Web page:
Viacom Selling Guitar Hero and Rock Band Creator Harmonix, World Going to Hell

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Viacom wants to sell Harmonix, creator of the wildly popular Guitar Hero and Rock Band gaming franchises, and basically the team who popularized the rhythm game genre. Specific reasons haven’t been revealed yet, but one can only assume it has to do with the oddly sluggish sales of the stellar Rock Band 3. If any company out there has any sense of greatness and accomplishment, they should really hop on the Harmonix bandwagon and buy them up pronto.

On a personal note, this news is totally crazy. I’ve been following Harmonix ever since they broke into the music gaming genre with the wonderful FreQuency; a game I bought instead of the extremely popular Grand Theft Auto III. Though it was basically digital crack, FreQuency didn’t sell too well, as the music genre was a new market and FreQuency looked pretty intimidating at a glance. However, Harmonix was allowed to follow up with the sequel, Amplitude, also intimidating at a glance, because Sony wanted a game with a playable online component for the PlayStation 2, which Harmonix was able to deliver with Amplitude in a timely fashion. Again, though released to critical praise, Amplitude didn’t sell too well, because the world is a cruel, unfair place.

Eventually, they took a chance on another music game with much more simplified gameplay compared to FreQuency and Amplitude, except instead of a more conventional gaming controller, one played with a fake plastic guitar. The game was called Guitar Hero and became a gaming phenomenon. After Guitar Hero 2, Harmonix left the franchise and moved on to create Rock Band, a game with the same basic principle of Guitar Hero except a fake plastic drum and a microphone were added to the fake plastic guitar setup, creating a full band experience. Not only is the Rock Band franchise the best and most comprehensive music sim to date, but Harmonix did something revolutionary with the frequency and quantity of their downloadable content–they released tracks every single week since the very first Rock Band released three years ago, setting a precedent for amount of DLC for a game, as well as the frequency and quality of DLC in general.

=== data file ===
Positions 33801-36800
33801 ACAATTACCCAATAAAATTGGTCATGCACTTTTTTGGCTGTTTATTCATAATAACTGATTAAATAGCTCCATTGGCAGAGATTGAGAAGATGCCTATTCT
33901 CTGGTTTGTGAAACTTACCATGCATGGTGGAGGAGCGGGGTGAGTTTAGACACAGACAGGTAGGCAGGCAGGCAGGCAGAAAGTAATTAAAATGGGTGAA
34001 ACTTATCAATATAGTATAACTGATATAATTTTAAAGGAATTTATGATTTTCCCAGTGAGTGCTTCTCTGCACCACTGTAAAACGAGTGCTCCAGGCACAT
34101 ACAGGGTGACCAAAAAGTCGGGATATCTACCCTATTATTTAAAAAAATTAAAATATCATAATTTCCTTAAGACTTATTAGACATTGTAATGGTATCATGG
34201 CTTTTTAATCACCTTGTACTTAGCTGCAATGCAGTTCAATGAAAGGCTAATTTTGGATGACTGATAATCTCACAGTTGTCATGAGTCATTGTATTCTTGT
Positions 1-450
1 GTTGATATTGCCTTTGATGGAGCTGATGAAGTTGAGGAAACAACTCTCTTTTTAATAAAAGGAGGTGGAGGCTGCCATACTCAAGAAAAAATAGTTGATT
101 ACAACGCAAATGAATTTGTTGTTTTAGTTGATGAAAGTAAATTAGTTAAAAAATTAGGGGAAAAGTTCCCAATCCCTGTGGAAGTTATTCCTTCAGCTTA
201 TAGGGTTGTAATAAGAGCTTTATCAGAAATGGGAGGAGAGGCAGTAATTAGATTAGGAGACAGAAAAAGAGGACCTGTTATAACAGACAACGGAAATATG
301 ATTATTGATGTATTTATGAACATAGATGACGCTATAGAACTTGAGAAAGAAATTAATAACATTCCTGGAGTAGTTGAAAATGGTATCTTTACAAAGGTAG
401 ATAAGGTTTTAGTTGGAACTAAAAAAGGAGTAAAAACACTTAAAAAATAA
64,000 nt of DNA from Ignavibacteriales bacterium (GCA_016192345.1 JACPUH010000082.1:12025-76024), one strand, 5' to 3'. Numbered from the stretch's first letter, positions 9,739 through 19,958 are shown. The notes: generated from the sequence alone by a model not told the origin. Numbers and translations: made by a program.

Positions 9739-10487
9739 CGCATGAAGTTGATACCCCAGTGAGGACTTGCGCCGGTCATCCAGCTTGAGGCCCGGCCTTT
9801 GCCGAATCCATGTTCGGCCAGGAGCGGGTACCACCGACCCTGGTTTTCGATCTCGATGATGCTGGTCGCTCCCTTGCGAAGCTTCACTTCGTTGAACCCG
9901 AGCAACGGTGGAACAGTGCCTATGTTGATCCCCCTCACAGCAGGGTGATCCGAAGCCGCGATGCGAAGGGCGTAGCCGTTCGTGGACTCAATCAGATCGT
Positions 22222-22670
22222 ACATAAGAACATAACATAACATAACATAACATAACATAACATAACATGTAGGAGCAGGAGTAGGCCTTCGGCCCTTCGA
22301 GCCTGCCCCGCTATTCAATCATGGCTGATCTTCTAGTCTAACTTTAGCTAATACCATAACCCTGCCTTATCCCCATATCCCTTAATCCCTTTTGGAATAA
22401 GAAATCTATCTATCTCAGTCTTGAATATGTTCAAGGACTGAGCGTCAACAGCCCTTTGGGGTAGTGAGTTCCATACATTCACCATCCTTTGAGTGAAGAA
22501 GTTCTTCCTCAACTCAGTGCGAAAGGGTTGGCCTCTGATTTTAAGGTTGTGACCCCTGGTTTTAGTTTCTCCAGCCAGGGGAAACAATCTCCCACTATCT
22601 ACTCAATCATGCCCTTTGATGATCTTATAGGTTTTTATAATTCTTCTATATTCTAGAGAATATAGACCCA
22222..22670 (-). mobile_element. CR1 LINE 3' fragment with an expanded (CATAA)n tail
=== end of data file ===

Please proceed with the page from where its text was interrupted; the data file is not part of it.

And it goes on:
There are three extremely scary possible scenarios:

  • Activision attempts to buy Harmonix, reuniting them with the Guitar Hero franchise; a franchise that took a steep decline since Harmonix parted ways with their creation in order to give the world Rock Band. The best thing that ever happened for the music gaming genre was Harmonix leaving Guitar Hero, avoiding the notorious franchise milker Activison, and pairing up with MTV Games in order to more easily secure music licenses and partnerships.
  • As GamesIndustry.biz states, “No indication has been given as to who will offer continued support for the titles, nor what form it will take,” which is extremely scary since the Rock Band franchise’s DLC is a historic landmark for digital distribution in general, and is arguably the most important part of the franchise itself.
  • Wherever Harmonix ends up, if they have to part ways with MTV, there’s no way they’ll have as much clout and connections within the music industry.

And now, they’re being sold even though Viacom has reported higher profits than analysts expected out of them, due to shows like Jersey Shore.

For anyone who has ever played FreQuency and holds Harmonix near and dear to their hearts, watch this video, then combine the resulting warm fuzzy feeling with the knowledge that Harmonix is being dumped because it’s not as valuable as Jersey Shore.

Yep.

UPDATE: Joystiq received a comment from Harmonix regarding the continued support of their games, which most likely refers to DLC, saying, “This morning’s announcement does not affect the ongoing work at the studio as we continue to support our existing franchises, Rock Band and Dance Central. As stated earlier, Viacom is in discussions with several potential buyers and will continue to fully support the business until a sale is completed.”

The quote from Viacom regarding if the music licenses will transfer with Harmonix once the developer is sold is a little worrying, though: “All we can say at this point is that Rock Band and Dance Central DLC will continue as planned and we will continue to fully support their releases.”

(via GamesIndustry.biz)


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